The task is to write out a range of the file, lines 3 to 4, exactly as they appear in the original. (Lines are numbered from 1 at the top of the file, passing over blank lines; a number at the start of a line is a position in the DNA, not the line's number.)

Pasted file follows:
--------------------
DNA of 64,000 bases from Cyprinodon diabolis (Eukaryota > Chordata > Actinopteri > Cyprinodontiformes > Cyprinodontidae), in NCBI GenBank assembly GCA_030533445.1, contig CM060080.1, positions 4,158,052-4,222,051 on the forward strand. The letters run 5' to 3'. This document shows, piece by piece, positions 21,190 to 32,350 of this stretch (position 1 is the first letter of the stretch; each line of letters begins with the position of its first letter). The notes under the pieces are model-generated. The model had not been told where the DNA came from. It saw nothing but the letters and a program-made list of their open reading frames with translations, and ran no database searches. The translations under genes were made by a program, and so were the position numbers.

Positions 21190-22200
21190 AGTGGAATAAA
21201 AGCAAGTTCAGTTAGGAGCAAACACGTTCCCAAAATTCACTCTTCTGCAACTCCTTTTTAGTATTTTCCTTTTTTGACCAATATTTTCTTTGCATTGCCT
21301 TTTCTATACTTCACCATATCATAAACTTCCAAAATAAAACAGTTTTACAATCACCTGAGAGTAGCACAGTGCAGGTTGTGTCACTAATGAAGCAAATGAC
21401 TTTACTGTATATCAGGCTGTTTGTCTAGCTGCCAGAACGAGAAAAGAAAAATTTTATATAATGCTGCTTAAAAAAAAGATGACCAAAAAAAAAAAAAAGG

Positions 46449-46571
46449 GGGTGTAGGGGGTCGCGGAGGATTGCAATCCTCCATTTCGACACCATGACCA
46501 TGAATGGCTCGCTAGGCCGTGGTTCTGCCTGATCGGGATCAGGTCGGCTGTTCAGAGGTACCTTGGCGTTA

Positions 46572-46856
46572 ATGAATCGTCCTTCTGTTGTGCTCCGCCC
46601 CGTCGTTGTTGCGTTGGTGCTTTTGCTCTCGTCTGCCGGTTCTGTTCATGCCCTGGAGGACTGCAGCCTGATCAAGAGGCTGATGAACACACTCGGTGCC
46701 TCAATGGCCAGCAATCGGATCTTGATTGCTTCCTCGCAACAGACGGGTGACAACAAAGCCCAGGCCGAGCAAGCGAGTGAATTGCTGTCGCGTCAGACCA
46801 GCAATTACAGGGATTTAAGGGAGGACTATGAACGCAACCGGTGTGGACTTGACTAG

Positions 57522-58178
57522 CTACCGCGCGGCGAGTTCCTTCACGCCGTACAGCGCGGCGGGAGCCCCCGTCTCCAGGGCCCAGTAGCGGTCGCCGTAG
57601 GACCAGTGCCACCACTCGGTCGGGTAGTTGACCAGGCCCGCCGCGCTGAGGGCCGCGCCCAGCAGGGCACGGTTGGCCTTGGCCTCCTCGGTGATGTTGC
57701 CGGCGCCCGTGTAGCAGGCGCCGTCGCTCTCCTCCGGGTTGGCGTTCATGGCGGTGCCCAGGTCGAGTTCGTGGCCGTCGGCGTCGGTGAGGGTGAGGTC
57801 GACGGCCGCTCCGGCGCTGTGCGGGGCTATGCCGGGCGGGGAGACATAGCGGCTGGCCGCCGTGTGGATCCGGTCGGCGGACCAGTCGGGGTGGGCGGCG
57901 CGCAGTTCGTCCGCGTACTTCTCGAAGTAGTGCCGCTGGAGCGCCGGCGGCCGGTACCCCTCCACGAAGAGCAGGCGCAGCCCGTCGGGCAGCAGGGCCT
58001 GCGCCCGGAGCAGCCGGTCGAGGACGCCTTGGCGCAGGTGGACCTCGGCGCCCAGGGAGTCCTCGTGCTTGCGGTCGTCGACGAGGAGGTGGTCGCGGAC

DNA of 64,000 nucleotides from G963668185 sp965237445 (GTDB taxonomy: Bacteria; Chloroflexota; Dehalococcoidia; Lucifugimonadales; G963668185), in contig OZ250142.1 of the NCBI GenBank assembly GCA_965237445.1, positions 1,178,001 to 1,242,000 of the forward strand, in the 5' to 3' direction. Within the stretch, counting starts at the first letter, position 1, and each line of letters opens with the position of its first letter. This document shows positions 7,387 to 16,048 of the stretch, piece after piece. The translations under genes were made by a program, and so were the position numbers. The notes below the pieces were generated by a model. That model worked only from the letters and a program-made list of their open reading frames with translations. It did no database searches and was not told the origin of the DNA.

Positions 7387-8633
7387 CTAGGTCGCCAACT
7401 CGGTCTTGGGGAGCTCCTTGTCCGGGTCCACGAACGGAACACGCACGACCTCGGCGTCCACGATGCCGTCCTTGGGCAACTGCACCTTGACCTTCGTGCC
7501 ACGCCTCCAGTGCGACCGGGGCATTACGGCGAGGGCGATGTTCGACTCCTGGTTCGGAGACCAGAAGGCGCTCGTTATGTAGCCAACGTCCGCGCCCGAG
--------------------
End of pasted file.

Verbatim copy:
21190 AGTGGAATAAA
21201 AGCAAGTTCAGTTAGGAGCAAACACGTTCCCAAAATTCACTCTTCTGCAACTCCTTTTTAGTATTTTCCTTTTTTGACCAATATTTTCTTTGCATTGCCT